However, evidence on the effectiveness of M-TAPA remains limited. To the best of the authors’ knowledge, no research has reported a comparison of its analgesic effects with subcostal TAPB—which is a well-known analgesic technique. Therefore, the aim of this study was to investigate the effect of M-TAPA on postoperative pain and patient satisfaction compared to subcostal TAPB in patients undergoing LC.
This prospective single center randomized controlled study was approved by the Institutional Review Board of Seoul National University Hospital (Approval No. H-2111-040-1270) and registered at clinicaltrials.gov (No. NCT05207306, registered on March 22, 2022) before enrollment.
The study included all patients aged 18–70 years who were scheduled for elective LC, with the following exclusion criteria: 1) American Society of Anesthesiologists (ASA) physical classification III or higher; 2) chronic pain or continuous use of analgesics, antidepressants, or anticonvulsants for ≥ 3 months; 3) allergy to any of the anesthetic or analgesic medications used in the protocol, including ropivacaine, acetaminophen, ketorolac, nefopam, nalbuphine, or tramadol; 4) single-port LC; 5) abdominal wall infection; 6) psychological conditions that may interfere with outcome interpretation; and 7) inability to comprehend the study protocol or provide informed consent. Written informed consent was obtained from all patients.
After enrollment, patients were randomized to either the M-TAPA or subcostal TAPB group using block randomization with mixed block sizes (two or four) and a 1:1 allocation ratio. An investigator not involved in the study used R software (version 3.5.1; R Foundation for Statistical Computing) to perform randomization. The results were sealed in an envelope and delivered to the researchers (H.Y.C. and H-.J.L.) who performed ultrasound-guided nerve blocks on the day of surgery. To ensure that the patients remained blinded to their group assignment, ultrasound-guided nerve blocks were performed during the induction of general anesthesia, and adhesive foam dressings were attached to both block needle insertion sites during the study period to prevent unblinding of both patients and evaluators.
All patients received 200 mL of a carbohydrate drink (Nucare NONPO: Daesang Corp.) 2 hours before surgery and entered the operating room without premedication. Standard monitoring—including electrocardiography, non-invasive blood pressure measurements, and peripheral oxygen saturation measurements—was initiated. Endotracheal intubation was performed after anesthesia induction using propofol (1–2 mg/kg), rocuronium (0.6–1.2 mg/kg), and target-controlled infusion of remifentanil using Minto's conceptual model. Before surgical incision, either M-TAPA or subcostal TAPB was performed by anesthesiologists with patients in the supine position. In the M-TAPA group, the anesthesiologist used ultrasound guidance (Affiniti 50; Philips) with a linear 4.0–12.0-MHz transducer to find the 10th costal cartilage, inserted a 21-gauge 100-mm needle (Echoplex plus; Vygon) in a cephalad direction using an in-plane technique, and injected 15 mL of 0.375% ropivacaine bilaterally into the plane between the transversus abdominis muscle and the lower aspect of the costal cartilage (Fig. 1A). In the subcostal TAPB group, the anesthesiologist used ultrasound guidance to insert a 21-gauge 100-mm needle from the bilateral ends of the rectus abdominis muscles using an in-plane technique and injected 15 mL of 0.375% ropivacaine bilaterally into the plane between the transversus abdominis and rectus abdominis muscles (Fig. 1B) . Anesthesia was maintained using sevoflurane (0.8–1 minimum alveolar concentration) and target-controlled infusion of remifentanil to maintain blood pressure within 20% of the baseline. Intravenous infusion of acetaminophen (1 g) and ketorolac (30 mg) was initiated when the gallbladder was dissected from the liver bed. Dexamethasone was administered intravenously as an antiemetic during anesthesia induction, and ramosetron was administered along with acetaminophen.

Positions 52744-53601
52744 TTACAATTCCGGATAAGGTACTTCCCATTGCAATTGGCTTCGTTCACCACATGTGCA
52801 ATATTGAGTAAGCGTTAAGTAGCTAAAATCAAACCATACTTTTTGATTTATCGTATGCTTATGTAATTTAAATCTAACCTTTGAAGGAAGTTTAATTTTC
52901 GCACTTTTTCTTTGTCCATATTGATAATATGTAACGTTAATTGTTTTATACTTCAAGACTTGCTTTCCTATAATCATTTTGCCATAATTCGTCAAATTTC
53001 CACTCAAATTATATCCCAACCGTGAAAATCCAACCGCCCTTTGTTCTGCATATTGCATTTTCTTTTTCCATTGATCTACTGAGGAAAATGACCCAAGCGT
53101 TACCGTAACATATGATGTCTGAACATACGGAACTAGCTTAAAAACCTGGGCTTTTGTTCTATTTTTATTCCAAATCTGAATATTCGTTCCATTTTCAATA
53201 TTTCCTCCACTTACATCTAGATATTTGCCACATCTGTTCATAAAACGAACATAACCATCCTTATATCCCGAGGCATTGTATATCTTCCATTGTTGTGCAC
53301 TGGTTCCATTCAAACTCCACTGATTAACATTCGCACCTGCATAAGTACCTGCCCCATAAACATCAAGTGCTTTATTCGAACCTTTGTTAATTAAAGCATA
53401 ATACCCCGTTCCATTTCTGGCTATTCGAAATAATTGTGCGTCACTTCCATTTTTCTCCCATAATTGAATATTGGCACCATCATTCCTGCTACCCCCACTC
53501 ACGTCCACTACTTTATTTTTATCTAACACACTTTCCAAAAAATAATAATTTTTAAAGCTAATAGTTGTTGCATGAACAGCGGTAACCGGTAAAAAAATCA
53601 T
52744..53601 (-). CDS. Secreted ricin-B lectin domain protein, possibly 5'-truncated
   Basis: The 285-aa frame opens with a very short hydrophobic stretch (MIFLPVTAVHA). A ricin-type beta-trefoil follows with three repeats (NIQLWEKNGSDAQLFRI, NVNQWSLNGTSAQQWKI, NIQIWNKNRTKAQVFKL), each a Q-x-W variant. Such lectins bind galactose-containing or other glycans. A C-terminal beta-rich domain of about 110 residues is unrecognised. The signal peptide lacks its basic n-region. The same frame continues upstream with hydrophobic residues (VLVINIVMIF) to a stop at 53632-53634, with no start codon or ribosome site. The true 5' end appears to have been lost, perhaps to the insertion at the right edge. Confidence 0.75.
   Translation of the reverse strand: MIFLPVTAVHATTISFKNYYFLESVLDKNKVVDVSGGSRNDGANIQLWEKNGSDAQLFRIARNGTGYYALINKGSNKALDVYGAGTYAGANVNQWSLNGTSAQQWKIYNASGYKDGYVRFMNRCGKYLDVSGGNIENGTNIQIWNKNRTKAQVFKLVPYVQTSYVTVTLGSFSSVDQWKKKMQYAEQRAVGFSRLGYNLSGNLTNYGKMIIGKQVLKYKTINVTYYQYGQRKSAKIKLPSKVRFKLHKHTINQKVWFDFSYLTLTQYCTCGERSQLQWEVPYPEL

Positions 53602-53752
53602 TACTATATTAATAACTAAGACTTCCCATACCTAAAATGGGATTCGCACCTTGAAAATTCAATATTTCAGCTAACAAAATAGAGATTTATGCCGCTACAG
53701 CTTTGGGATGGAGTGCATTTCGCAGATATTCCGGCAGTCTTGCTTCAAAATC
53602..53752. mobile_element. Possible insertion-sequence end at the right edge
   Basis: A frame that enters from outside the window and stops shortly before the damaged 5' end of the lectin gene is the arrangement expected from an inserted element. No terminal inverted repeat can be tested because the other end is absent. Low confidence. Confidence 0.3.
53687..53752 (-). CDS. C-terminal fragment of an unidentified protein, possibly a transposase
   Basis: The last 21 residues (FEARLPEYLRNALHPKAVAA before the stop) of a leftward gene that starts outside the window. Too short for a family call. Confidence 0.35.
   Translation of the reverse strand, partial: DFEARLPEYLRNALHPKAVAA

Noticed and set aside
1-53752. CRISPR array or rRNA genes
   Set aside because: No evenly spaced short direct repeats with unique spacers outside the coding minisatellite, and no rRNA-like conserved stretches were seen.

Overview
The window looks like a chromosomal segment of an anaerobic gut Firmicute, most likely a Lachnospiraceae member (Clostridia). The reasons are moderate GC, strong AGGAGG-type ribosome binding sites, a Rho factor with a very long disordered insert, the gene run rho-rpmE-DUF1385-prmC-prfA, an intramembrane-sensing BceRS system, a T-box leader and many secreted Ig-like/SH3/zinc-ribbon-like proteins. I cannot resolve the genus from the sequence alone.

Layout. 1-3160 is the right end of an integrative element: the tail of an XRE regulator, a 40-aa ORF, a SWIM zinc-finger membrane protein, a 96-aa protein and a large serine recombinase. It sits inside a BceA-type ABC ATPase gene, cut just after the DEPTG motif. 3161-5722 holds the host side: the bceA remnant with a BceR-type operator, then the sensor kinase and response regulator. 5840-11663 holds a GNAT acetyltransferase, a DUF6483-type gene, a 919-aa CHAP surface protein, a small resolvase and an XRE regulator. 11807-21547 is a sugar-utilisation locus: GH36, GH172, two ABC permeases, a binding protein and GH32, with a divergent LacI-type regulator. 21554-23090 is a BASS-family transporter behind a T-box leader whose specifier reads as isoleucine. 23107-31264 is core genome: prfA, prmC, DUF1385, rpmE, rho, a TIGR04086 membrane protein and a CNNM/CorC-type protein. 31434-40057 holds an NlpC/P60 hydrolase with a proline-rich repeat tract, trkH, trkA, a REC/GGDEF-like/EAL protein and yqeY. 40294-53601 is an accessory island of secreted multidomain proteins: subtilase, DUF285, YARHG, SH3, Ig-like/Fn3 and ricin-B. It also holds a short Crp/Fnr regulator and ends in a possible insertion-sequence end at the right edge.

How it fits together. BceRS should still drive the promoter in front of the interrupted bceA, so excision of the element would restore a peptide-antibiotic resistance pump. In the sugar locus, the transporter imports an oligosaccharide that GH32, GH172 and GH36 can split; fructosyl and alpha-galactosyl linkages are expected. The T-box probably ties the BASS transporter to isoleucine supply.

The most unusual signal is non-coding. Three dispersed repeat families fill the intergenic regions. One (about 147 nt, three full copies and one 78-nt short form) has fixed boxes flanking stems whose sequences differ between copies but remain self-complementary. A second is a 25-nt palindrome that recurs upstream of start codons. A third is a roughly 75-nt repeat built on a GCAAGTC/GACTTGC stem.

The surgery was performed using a trocar through a three-hole incision (umbilicus, right upper abdomen, and epigastric area), and pneumoperitoneum was maintained at 12 mmHg. In cases of severe adhesions or bleeding during surgery, an additional trocar was used or open-converted, according to the surgeon's judgment. Patients with unplanned open conversion were subsequently excluded from the analysis.